Edward Baptist interesting book is a systematic refutation of the idea that American slavery was a pre-modern, pre-industrial network of institutions, political and economic. That it was destined to fail because of its dissimilarity with the impressive industrial economy in the Northern states in the eight decades after independence, 1780 to 1860. Aux-contraire, Baptist argues that the expansion of slavery drove American economic expansion.
This was largely due to the expanding cotton economy of the “Southwest” – Georgia, Florida, Alabama, Mississippi, and western Tennessee. Eventually east Texas and Louisiana. These vast, new cotton-growing areas were opened up with the removal of their Indian populations under the Indian Removal Act of 1830. Its labor force was unfree, drawn from the exhausted tobacco-growing lands of Chesapeake and coastal Virginia.
While some slaves were transported to the Southwest by ships and later railroads, most were driven across the Appalachian mountain roads in coffles by men on horseback with bull-whips. The male slaves were chained to each other – women and older children, by rope – in closely packed columns. Baptist does not spare the reader the brutality of these coffles. The bull-whip would continue to be a familiar form of terrorizing the slaves once they were sold at auctions and transported to labor camps.
The tourist industry in the present-day South likes to associate the slave economy with graceful, pillared homes and benevolent, thoughtful plantation mistresses. Forget it. Talk, rather, about female “enslavers.” White southern women forced their husbands to sell slave women they had sexually exploited and, if any, his children by those liaisons. Baptist argues that sexual predation stoked both the male and female involvement in the cotton economy.
The movement of slaves to this new cotton kingdom involved an extensive network of short- and long-term credit, most commonly coming from the North and even from Britain and Europe, and a new interstate banking system. Baptist makes bold claims about this slave-driven economy being a significant factor in the remarkable growth of the North American capitalist economy.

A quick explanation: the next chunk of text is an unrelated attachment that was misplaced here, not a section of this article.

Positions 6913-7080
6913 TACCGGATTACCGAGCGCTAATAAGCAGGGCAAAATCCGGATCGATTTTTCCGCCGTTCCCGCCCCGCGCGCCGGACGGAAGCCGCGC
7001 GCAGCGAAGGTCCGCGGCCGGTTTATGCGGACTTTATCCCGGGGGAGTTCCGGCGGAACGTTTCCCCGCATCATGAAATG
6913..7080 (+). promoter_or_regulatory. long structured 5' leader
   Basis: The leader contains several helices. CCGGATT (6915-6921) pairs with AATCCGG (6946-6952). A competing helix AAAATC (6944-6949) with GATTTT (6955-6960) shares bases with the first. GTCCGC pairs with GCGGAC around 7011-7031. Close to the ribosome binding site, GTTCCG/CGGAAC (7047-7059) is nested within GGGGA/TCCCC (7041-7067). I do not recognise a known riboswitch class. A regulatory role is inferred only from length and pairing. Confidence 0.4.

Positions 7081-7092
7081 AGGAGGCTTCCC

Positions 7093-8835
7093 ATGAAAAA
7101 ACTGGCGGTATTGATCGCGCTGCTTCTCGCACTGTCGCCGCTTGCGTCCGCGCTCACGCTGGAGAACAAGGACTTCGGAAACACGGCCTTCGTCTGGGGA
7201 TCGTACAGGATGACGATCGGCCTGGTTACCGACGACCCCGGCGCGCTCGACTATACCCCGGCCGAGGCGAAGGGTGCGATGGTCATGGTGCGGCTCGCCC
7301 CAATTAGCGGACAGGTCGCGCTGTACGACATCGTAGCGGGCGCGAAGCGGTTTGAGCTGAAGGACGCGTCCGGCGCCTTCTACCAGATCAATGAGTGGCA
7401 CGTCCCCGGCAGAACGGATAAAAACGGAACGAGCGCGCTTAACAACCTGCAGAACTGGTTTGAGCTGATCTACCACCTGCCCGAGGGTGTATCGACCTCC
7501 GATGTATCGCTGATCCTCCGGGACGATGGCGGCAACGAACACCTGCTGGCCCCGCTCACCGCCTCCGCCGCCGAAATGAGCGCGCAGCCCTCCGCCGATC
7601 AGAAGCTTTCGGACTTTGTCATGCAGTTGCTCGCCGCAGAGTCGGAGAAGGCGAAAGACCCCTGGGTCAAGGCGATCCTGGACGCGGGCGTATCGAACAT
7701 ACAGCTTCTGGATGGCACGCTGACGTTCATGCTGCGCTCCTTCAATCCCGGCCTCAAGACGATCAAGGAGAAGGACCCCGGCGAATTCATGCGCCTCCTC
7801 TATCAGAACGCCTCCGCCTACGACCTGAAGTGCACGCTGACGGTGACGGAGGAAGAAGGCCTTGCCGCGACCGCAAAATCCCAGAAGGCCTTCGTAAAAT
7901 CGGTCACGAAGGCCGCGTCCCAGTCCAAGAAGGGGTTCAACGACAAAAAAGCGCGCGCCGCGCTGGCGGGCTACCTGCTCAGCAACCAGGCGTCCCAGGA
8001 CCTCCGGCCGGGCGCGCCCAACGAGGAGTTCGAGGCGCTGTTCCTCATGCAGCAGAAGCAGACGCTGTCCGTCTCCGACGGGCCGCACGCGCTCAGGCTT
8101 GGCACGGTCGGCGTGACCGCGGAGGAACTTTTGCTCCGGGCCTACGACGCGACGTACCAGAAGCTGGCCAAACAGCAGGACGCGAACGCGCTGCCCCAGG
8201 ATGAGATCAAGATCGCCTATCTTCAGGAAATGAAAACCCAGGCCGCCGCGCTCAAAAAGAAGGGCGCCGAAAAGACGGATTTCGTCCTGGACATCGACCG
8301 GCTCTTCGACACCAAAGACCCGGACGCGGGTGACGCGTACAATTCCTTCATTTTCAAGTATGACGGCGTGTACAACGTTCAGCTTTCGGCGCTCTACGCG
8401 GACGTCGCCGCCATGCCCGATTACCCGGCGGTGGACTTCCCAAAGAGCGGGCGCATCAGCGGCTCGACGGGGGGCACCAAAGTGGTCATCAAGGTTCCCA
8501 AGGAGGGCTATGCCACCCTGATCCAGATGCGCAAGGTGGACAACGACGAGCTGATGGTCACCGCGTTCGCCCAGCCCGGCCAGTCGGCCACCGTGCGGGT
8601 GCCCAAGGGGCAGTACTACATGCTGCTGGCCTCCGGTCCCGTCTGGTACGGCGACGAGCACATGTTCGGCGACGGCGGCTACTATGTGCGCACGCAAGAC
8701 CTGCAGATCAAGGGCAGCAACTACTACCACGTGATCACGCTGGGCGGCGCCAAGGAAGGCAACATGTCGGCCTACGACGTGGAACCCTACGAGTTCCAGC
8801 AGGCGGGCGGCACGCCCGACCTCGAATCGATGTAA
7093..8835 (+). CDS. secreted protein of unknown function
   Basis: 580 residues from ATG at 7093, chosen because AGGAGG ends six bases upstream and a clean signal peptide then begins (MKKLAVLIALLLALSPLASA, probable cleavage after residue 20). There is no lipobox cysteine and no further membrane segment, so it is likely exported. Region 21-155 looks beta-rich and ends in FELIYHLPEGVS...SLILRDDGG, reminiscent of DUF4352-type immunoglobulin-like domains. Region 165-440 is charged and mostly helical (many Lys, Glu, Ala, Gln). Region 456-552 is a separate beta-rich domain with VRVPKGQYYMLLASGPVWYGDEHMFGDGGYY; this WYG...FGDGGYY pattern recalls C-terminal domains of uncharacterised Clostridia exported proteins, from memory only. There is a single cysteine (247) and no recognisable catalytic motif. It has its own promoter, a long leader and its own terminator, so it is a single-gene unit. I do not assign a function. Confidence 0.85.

In the early nineteenth century raw cotton was the most valuable commodity that entered world trade. Baptist’s description of this economy includes a role for New York, Liverpool, and London as well as the new cotton-producing areas. Connecting to the world of international trade, however, had its disadvantages. It opened the region to the vagaries of the world economy and to a dependence upon financial decisions made in far off places.
Most owners of slaves were in debt to these new financial institutions occasionally, when cotton prices dropped or there was a bad crop. Some were chronically in debt to the banks. A creditor would then foreclose on the planter’s assets – his land but also his slaves. This was a common reason for the sale of slaves and when slaves were sold in small batches to pay off debts, it inevitably meant the breakup of slave families.
We learned about the invention of the cotton gin in grade-school history. And certainly it removed a major roadblock to the expansion of cotton production. But Baptist maintains that it was the growing productivity of the cotton-picking slave that is most responsible. He has included tables to prove his point.
Part of this growing productivity was the result of what he calls “the whipping machine.” There were several work regimes within the cotton economy. The “task” system assigned various tasks to the individual slaves depending upon their skill set. When the tasks were properly finished so was the day’s work for the slave’s master. But throughout this new region, most slave owners adopted the “pushing” system which was, as it suggests, simply getting the most of a long-days labor out of a slave. Short of that maximum effort, the overseer would administer “measured lashes.” One can see how this regime could get out of hand and result in unwarranted brutality even sadism.
Perhaps the most remarkable achievement of the book is the way that Baptist ties together the career of Southern slavery with such things as the admission of the republic of Texas to the American union as a slave state, California as a free state, the Mexican War, Southern interest in annexing Cuba, the dramatic re-alignment of political parties as the old Democratic party splintered over the issue of slavery’s expansion, and the election of Abraham Lincoln to the Presidency in 1860.
Both the Northern economy’s industrial sector and the cotton-economy in the Southwest were built on the scared backs of enslaved people. Baptist has written an “angry” economic history of the cotton economy.